Director, Adolescent Services Icahn School of Medicine/Elmhurst Ichan School of Medicine Elmhurst, New York, United States
Background: Although general effects of disasters on children’s mental health are described, little is known on the pandemic’s effects on adolescent mental health in the US.
Objective: Evaluate the pandemic's impact on adolescent mental health, specifically on anxiety. Determine if adolescents impacted by COVID19 are more likely to have anxiety than those not impacted. Analyze if adolescents with a history of depression/anxiety are likelier to have worsening anxiety.
Design/Methods: Retrospective chart review of encounters with adolescents ages 12-22 between mid-April through June 2020. We collected demographic information: age, gender, and ethnicity. We noted the presence of a history of depression, previous +PHQ9 ≥10, history of anxiety, and previous +GAD7≥10. COVID19 clinical information was gathered to define the virus’ impact on individual patients, including whether the adolescent or parents had symptoms or were diagnosed with COVID19 or whether the patient knew anyone who died of COVID19. The GAD7 was used to evaluate patients’ anxiety during the pandemic. Descriptive data analysis and chi square tests were performed using SPSS 22.0.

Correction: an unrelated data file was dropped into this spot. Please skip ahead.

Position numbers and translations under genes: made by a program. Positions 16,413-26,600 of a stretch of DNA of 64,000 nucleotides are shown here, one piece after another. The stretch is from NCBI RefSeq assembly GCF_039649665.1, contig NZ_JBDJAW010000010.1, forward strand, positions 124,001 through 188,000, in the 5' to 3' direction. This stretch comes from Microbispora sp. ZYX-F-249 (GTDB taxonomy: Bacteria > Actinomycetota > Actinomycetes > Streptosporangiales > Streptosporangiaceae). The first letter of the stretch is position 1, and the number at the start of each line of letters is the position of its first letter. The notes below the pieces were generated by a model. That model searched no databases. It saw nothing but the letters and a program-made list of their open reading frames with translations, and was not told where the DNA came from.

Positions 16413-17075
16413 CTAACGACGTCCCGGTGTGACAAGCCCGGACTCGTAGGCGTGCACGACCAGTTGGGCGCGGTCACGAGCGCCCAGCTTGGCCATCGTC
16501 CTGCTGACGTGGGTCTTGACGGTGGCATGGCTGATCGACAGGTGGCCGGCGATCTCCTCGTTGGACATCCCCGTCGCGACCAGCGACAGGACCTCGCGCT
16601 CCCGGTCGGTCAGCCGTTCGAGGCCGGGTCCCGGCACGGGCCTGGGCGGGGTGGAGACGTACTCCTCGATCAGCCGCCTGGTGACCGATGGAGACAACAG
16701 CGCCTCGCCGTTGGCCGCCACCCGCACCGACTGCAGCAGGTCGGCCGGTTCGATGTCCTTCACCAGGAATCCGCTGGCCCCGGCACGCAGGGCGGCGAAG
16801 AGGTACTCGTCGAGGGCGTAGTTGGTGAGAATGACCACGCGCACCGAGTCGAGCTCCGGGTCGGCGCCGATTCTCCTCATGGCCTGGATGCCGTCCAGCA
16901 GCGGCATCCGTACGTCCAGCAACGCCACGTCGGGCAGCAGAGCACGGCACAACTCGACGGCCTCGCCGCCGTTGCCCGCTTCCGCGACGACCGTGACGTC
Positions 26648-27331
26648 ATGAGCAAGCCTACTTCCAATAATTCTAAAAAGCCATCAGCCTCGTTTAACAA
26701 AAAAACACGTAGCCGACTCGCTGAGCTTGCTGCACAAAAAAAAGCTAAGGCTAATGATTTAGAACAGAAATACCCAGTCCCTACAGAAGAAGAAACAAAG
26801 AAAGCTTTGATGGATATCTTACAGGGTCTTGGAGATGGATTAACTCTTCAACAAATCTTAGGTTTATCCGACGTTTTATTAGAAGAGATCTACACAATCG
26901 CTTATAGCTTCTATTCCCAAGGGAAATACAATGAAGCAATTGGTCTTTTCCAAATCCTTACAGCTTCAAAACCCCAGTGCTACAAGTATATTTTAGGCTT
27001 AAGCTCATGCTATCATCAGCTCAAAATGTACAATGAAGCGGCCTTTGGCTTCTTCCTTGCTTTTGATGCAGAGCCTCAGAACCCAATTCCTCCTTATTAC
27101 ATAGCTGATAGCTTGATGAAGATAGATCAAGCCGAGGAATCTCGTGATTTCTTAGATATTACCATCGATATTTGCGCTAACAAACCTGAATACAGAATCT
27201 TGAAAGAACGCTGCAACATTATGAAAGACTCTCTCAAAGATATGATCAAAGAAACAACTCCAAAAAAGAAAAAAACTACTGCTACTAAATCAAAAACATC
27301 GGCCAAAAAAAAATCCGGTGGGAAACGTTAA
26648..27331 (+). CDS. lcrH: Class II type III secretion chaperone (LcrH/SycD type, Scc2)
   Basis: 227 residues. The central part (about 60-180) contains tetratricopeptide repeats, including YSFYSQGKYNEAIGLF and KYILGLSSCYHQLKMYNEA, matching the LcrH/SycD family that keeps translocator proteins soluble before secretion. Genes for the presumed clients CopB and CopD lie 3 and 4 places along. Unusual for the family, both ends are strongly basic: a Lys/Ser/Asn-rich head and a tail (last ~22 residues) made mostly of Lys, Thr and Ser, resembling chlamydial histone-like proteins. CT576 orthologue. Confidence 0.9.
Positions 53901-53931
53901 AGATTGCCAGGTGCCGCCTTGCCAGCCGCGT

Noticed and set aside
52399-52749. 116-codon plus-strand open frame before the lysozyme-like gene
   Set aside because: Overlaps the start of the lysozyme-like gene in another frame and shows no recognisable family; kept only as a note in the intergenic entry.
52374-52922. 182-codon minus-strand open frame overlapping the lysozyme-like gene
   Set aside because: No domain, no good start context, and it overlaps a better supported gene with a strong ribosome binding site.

Results: Of the 542 eligible charts, 45 were excluded (n=497). Mean age was 16.46 (SD 2.093). The majority of participants were female and Latina. 25% had previously documented depression. Similarly, 25% had previously documented anxiety. 6.3% reported current symptoms of anxiety. 7.2% showed symptoms of COVID19, while only 2.4% were diagnosed with COVID19. 16% had family members who had symptoms of COVID19, and 11.3% of these family members were diagnosed with COVID19. 10.9% knew someone who died of COVID19. Those with a history of depression/+PHQ9 were more likely to have current +GAD7 than those with a negative history (73% vs 27%, p≤0.001). Likewise, for those with a history of anxiety/+GAD7(91% vs 19% p≤0.001). COVID19 symptoms/diagnosis, family with symptoms/diagnosis, or knowing people who died secondary to COVID19 were not associated with increased anxiety. Conclusion(s): We found that during the pandemic, a past medical history of anxiety/depression was associated with current anxiety. However, having medical symptoms or a COVID19 diagnosis was not associated with anxiety. Our study highlights the importance of identifying and monitoring adolescents at risk for anxiety, especially during the pandemic. The lack of association between COVID 19 clinical information and increased anxiety during the pandemic suggests that further exploration is needed.
Authors/Institutions: Janet H. Siegel, Ichan School of Medicine, Elmhurst, New York, United States; Thaina Rousseau-Pierre, Mount Sinai School of Medicine, Jericho, New York, United States; Liz E. Cavalier, Ichan School of Medicine, Elmhurst, New York, United States